A draft of the statement to be issued after a Southeast Asian summit makes no mention of the exodus of Rohingya Muslims from Myanmar’s Rakhine state following a military crackdown that has been described by the United Nations as ethnic cleansing.
One paragraph of the communique, seen by Reuters on Monday, mentions the importance of humanitarian relief provided for victims of natural disasters in Vietnam and a recent urban battle with Islamist militants in the Philippines, as well as “affected communities” in northern Rakhine state.
The statement was drawn up by the Philippines, current chair of the 10-member Association of Southeast Asian Nations (ASEAN) – which includes Myanmar – whose leaders met for a plenary session in Manila on Monday.
The draft did not give any details of the situation in northern Rakhine or use the term Rohingya for the persecuted Muslim minority, which Myanmar leader Aung San Suu Kyi has asked foreign leaders to avoid.
The government in mostly-Buddhist Myanmar regards the Rohingya as illegal migrants from Bangladesh and does not recognise the term.
Well over 600,000 Rohingya have fled to Bangladesh to find shelter in refugee camps after military clearance operations were launched in response to attacks by Rohingya militants on security posts on Aug. 25.
The plight of the Rohingya has brought outrage from around the world and there have been calls for democracy champion Suu Kyi to be stripped of the Nobel peace prize she won in 1991 because she has not condemned the Myanmar military’s actions.
In September, U.N. Secretary-General Antonio Guterres said the situation in Rakhine was best described as ethnic cleansing.
Some members of ASEAN, particularly Muslim-majority Malaysia, have voiced concern. However, in keeping with ASEAN’s principle of non-interference in the internal affairs of one another, the issue appears to have been put aside at the summit.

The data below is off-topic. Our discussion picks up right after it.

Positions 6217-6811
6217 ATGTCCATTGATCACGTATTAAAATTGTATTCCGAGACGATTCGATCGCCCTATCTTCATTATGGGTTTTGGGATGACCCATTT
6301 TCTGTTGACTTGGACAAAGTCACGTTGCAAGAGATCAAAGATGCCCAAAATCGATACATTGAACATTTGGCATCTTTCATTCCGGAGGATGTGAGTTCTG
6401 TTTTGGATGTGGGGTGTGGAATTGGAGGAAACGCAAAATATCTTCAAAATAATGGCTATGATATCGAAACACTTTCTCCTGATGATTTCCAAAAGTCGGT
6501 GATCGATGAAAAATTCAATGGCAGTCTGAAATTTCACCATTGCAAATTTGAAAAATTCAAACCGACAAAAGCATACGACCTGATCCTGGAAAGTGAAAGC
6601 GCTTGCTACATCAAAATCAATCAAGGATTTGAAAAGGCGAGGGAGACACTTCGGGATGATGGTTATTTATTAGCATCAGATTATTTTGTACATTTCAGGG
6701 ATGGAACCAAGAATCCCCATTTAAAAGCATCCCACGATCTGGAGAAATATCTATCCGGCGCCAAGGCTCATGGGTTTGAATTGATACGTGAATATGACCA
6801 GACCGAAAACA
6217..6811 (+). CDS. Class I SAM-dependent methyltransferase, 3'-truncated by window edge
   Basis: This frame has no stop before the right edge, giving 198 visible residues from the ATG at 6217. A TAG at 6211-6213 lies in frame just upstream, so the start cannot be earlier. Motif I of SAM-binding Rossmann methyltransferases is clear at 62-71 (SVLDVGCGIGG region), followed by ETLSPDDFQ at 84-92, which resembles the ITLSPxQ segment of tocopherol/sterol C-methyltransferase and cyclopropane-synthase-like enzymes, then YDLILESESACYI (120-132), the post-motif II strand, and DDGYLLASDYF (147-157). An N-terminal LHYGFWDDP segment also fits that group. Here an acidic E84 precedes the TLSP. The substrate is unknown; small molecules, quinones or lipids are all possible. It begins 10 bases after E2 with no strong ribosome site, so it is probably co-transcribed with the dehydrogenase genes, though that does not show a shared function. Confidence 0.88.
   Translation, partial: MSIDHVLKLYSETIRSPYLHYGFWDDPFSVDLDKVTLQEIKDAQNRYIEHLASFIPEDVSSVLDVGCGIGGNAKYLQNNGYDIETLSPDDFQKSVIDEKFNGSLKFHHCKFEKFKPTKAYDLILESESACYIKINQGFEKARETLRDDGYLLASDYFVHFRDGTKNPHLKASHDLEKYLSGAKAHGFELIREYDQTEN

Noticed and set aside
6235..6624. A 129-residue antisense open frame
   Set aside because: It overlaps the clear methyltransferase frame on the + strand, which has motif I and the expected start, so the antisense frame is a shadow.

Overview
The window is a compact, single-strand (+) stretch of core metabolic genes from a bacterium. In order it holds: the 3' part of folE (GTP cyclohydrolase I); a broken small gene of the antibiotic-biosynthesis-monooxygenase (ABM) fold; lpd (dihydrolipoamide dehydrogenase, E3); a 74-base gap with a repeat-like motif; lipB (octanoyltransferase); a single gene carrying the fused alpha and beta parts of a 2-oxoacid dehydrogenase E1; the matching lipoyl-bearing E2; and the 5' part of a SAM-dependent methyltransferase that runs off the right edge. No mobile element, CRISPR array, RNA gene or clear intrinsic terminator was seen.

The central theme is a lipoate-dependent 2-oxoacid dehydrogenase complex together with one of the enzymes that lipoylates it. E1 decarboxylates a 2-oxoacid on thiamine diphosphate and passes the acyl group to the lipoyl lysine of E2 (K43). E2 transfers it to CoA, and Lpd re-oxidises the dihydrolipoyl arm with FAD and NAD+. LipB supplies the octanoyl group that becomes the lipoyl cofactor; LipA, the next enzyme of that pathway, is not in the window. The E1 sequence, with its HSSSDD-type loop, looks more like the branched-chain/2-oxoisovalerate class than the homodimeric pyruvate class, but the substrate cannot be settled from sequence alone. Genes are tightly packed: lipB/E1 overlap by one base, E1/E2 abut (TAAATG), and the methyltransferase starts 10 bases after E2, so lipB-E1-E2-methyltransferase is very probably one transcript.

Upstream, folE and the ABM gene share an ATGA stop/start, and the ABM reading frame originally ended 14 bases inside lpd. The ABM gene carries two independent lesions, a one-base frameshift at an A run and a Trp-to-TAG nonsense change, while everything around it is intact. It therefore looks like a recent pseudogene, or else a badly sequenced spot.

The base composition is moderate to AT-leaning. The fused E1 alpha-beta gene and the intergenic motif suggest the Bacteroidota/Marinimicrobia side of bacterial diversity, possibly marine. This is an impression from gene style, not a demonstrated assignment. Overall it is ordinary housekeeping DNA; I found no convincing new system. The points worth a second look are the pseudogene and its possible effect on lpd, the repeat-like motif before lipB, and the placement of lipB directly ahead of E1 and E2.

In September, Malaysia disavowed a statement issued by the Philippines on behalf of ASEAN’s foreign ministers as misrepresenting “the reality” because it did not identify the Rohingya as an affected community in Rakhine state.
“ASEAN summits are not designed to actually construct policy responses to major human rights issues that affect the whole region,” said David Mathieson, a former human rights researcher who is now an independent analyst based in Myanmar. “Right now, Suu Kyi’s government is benefiting from ASEAN’s culture of inaction.”
Suu Kyi, who did not mention the crisis in a speech after arriving in Manila on Sunday, criticized ASEAN’s principle of non-interference herself in 1999 when she was fighting for democracy in a country then ruled by a military junta.
“This policy of non-interference is just an excuse for not helping,” she wrote in an opinion column in the Thai daily the Nation at the time. “In this day and age, you cannot avoid interference in the matters of other countries.”
Khin Zaw Win, a Yangon-based political analyst, said that both Myanmar’s previous military junta and Suu Kyi’s government have benefited from ASEAN’s reticence, but that the bloc should “take a firmer position” on the Rohingya issue.
“It has to be taken up if ASEAN is to remain credible,” he said.
Roberto Romulo, a former Philippine foreign minister, told the Philippine news channel ANC that there appeared to be no discussion about the Rohingya at the ASEAN summit.
“They’re treating with a great deal of respect a discredited Nobel Peace Prize winner like Aung San Suu Kyi,” he said.
Amnesty International Philippines representative Wilnor Papa told ANC that the ASEAN leaders would talk about “terrorism and peace and order … but there are a whole lot of elephants in the room they won’t be talking about, that people are trying to ignore.”